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Wife-Shotgun-Storage argument

Discussion in 'General Gun Discussions' started by NavyGuy, May 8, 2009.

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  1. NavyGuy

    NavyGuy Member

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    It's probably not a surprise, I'm in the Navy. I go back to sea duty this year and will be gone quite frequently. I want to get an 870 youth 20ga for her for several reasons, but that's not the subject here. It's how I want to store it, and how she wants to store it. She wants a gun safe for the bedroom. I want it to be readily accessible, no fumbling with combination's at 2:30 in the morning. You should know that we have two children, 4 and 6. I want to hang the gun on the inside of our wide closet at the top, out of sight and no way the kids could get to it even if they knew it was there.

    What she fails to see, at least in my opinion, is:
    1. She is a sound sleeper and doesn't have time on her side.
    2. Is groggy when she wakes up, and won't quite realize what's going on, time again.
    3. The panic she'll be faced with when she does realize what's going on, then having to deal with the safe.
    4. She does not have the best memory in the world, the gun safe could sit there for months on end never being opened, then she has to remember combinations in split seconds.

    Add all these up, and I don't feel comfortable at all about the safety of my family. I know they make finger print entry safes, but I still don't like the idea of having to fumble with any safes for a defense weapon.

    Do any of you have stories where locked up firearms ended badly in a defense situation?
     
  2. NavyGuy

    NavyGuy Member

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    OK, she just read this and said "Ewww, finger print entry safes, that's be quick"

    Anybody had any experiences with these?
     
  3. Zach S

    Zach S Member

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    Not first hand. An old girlfriend's mother told me a somewhat funny story once.

    She was woke up by the sound of breaking glass. She got her little sentry firebox and was still fumbling with the keys when her bedroom door opened.

    She said he must have thought no one was home (she didnt have a car), he seemed a little surpised to see her there. She took advantage of this, and asked him to leave by whacking him upside the head a few times with that little firebox, and the .38 she had inside it.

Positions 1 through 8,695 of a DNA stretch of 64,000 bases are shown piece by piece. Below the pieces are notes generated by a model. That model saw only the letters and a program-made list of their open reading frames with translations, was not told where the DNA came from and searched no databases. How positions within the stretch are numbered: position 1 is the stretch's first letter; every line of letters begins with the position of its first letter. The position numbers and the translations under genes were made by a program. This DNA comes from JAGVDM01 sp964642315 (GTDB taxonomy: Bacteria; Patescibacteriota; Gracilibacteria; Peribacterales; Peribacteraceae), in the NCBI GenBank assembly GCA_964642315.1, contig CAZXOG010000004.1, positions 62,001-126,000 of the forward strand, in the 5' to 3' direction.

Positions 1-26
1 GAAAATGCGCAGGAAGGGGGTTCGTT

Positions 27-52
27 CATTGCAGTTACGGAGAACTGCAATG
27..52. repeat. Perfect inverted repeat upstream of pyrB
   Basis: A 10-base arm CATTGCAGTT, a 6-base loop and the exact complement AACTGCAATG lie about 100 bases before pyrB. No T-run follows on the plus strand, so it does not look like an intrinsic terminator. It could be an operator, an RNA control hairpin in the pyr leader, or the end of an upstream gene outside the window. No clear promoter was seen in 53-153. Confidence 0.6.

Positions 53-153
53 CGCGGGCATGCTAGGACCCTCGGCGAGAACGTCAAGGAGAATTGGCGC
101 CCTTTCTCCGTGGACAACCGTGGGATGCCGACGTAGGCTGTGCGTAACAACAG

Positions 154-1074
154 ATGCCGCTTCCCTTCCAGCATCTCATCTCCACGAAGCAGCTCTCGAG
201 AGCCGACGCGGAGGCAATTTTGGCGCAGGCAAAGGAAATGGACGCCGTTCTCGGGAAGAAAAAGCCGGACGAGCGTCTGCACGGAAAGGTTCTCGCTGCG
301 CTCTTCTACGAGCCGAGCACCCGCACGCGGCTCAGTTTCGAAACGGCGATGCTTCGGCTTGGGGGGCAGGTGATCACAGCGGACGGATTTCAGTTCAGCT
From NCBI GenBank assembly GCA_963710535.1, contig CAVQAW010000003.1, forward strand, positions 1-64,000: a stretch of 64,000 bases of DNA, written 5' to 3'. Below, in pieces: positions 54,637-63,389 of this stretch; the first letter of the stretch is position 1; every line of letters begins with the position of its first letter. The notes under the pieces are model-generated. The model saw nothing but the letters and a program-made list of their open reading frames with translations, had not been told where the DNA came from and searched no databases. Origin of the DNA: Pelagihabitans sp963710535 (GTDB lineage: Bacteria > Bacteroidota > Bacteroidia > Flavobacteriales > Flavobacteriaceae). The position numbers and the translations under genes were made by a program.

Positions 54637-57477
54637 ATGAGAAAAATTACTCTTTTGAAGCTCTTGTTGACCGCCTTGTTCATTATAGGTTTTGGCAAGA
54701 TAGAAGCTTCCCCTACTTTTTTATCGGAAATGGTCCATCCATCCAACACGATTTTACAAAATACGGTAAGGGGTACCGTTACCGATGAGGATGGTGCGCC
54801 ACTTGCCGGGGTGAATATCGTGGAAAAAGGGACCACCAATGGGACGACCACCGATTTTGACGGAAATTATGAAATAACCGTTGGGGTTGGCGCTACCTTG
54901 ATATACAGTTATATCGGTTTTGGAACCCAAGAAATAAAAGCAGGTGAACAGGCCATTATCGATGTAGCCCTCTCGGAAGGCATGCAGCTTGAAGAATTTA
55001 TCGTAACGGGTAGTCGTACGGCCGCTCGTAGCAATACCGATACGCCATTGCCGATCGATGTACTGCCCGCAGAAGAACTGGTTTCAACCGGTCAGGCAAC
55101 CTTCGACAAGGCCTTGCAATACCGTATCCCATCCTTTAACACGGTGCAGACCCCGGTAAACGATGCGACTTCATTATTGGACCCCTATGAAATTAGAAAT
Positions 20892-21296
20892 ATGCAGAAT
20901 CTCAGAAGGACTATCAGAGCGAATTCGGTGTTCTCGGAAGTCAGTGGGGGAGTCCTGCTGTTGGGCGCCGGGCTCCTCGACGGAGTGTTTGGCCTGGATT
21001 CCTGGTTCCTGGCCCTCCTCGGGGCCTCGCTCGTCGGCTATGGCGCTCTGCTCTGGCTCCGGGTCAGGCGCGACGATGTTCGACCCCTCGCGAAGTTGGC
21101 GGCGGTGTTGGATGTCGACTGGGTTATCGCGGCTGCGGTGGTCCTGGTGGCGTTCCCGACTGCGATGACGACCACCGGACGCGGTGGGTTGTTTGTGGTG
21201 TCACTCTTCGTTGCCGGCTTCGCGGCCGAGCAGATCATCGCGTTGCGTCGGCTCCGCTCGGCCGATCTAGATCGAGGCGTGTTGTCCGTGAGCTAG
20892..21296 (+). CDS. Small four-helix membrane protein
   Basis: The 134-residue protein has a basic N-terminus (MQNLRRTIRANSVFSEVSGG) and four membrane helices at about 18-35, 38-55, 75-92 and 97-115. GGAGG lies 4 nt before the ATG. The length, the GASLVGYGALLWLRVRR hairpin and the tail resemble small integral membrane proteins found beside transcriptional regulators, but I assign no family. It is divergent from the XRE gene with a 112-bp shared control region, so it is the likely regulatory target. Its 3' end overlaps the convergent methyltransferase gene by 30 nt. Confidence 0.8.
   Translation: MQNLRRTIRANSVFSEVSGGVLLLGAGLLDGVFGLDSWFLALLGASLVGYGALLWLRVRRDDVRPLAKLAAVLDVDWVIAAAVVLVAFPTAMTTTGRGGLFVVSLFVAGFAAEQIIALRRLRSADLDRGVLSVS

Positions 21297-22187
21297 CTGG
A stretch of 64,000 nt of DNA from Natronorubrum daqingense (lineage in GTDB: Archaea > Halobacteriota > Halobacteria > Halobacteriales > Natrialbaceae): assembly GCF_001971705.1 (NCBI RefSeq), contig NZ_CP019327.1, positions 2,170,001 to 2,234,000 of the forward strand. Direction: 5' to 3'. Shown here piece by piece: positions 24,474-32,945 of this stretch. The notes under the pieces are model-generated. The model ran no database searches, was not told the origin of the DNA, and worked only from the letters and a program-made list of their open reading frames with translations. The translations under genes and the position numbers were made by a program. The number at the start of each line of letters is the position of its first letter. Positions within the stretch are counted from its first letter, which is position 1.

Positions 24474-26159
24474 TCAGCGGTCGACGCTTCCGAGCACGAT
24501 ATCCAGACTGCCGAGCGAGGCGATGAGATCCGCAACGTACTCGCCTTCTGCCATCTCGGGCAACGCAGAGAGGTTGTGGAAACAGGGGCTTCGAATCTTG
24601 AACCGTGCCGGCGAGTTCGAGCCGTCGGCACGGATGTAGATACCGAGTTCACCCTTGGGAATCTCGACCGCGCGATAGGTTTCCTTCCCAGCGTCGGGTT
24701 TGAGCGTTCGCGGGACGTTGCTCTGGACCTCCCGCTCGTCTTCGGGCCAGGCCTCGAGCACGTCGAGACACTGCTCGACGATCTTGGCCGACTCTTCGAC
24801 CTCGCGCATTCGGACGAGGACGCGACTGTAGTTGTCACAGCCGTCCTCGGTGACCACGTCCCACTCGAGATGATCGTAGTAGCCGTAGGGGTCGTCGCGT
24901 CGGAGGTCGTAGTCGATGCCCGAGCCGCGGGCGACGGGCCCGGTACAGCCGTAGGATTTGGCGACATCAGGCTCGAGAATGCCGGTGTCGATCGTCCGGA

He was in such a hurry to leave he ran through the screen door.
     
  4. Ed Ames

    Ed Ames Member

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    Kids can and will get into anything.

    There are some "cuff" style gun racks designed for law enforcement use.

    example:
    http://www.chiefsupply.com/Vehicle_Equipment/Gun_Racks,Locks/G4904

    Something like that in the closet might be "best of both worlds"... it can be very quick to access but it secures the gun better than "up and out of sight".
     
  5. gripper

    gripper Member

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    Could she be taught to use a speed-feed bracket arrangement?That way she could quickly access the crowd pleaser,and STILL not have frighteners on RE your young children and a loaded shotgun.
    Of course,I would PROBABLY tell you to consider a 4 inch revolver,and /or a carbine:MOst of the women in my life found that they LIKED shooting them at the range after some gradual,gentle persuasion.
    I do not know enough about the fingerprint safes,but I am guessing they are electronic...if that is the case ;could they still be accessed in the event of the power being cut off?
    How about an OC Fogger unit,until she gets more cmfy with the concept of firearms for fun and defense??
     
  6. jlg

    jlg Member

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    You trying to derail every thread on the site today im6with6sako?

    With young kids you definitely need to make sure the gun is out of reach. The top of the closet doesn't fit that bill in my opinion. My 3 year old is smart enough to drag a chair to the closet.

    Maybe think about a pistol in a biometric safe by the bed...that's what I use. Kids can find a key, learn a combo, find a hidden gun...but they can't duplicate my fingerprint. My safe is made by Bioscript and ran about $300. It will run off a 9v battery or you can plug in into the wall.

    I wonder if anyone makes a biometric safe for long guns?
     
  7. gripper

    gripper Member

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    9Vbattery? Thanks, I had no idea
     
  8. lvcat2004

    lvcat2004 Member